Reading rotary table????

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DianneB
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Reading rotary table????

Post by DianneB » Tue Apr 09, 2019 12:12 pm

No matter how hard I try, I always seem to screw up the angle-setting on my rotary table! :cry:

It is 90 turnes of the handwheel for 360 degree rotation = 4 degrees per rotation of the handwheel

The major scale on the handwheel is marked 0, 1, 2, 3 = 1 degree per indication.

The minor divisions on the handwheel are 0 to 60 seconds on a vernier scale (which I am not overly worried about).

So, if I am trying to lay out a 4-bolt circle, starting from zero, I advance 4 revolutions of the handwheel (88 degrees) PLUS 2 minor divisions (1 dgree each) for a total of 90 degrees. To hit 180 degrees, I need to advance another 22.5 turns and end up on the 0 marker on the handwheel. For the 270 location, advance another 22.5 turns to end upon the 2nd minor division on the handwheel.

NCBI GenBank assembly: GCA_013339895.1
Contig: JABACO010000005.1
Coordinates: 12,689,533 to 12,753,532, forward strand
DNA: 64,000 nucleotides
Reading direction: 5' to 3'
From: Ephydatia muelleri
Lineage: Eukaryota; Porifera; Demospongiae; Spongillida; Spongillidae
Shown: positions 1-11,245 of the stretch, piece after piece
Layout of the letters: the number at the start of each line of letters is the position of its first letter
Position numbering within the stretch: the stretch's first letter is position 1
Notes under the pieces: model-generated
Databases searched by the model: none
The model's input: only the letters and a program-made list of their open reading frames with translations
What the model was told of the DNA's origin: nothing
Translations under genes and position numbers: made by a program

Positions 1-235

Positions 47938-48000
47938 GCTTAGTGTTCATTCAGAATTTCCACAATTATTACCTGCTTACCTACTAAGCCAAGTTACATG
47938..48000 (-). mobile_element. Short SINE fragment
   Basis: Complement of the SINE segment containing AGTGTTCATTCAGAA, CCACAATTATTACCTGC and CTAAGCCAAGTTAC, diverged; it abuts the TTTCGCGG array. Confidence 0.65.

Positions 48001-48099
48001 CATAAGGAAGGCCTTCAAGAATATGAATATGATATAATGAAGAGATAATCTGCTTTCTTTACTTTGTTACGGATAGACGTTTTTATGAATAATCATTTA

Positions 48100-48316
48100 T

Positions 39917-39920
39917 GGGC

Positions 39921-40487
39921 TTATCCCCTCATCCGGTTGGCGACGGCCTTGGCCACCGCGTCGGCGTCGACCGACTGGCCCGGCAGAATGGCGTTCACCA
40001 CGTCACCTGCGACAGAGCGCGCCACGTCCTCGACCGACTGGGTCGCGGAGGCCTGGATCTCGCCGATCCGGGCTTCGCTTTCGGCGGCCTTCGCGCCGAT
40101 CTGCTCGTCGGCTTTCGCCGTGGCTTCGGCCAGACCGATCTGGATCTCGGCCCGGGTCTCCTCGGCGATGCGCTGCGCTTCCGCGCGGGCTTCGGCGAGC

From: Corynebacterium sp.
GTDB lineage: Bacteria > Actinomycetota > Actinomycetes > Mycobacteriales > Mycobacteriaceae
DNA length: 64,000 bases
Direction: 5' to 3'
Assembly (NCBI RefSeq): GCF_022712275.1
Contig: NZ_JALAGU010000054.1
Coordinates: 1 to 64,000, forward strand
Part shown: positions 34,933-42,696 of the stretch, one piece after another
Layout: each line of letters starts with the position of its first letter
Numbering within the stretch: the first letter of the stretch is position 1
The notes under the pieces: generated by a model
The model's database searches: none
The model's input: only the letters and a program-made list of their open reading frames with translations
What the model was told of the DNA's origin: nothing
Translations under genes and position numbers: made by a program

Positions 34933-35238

Are you confused? I sure as heck am! I always screw it up and end up with one (or more) holes out of place!!!

Of course all this changes when you have 5, 6, or more bolts in the circle!

Is there an easier way to keep track of the positions on a bolt circle or to figure out how to advance to the next position? (I can't afford a DRO.)

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mklotz
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Re: Reading rotary table????

Post by mklotz » Tue Apr 09, 2019 12:43 pm

"So, if I am trying to lay out a 4-bolt circle, starting from zero, I advance 4 revolutions of the handwheel (88 degrees) PLUS 2 minor divisions (1 dgree each) for a total of 90 degrees."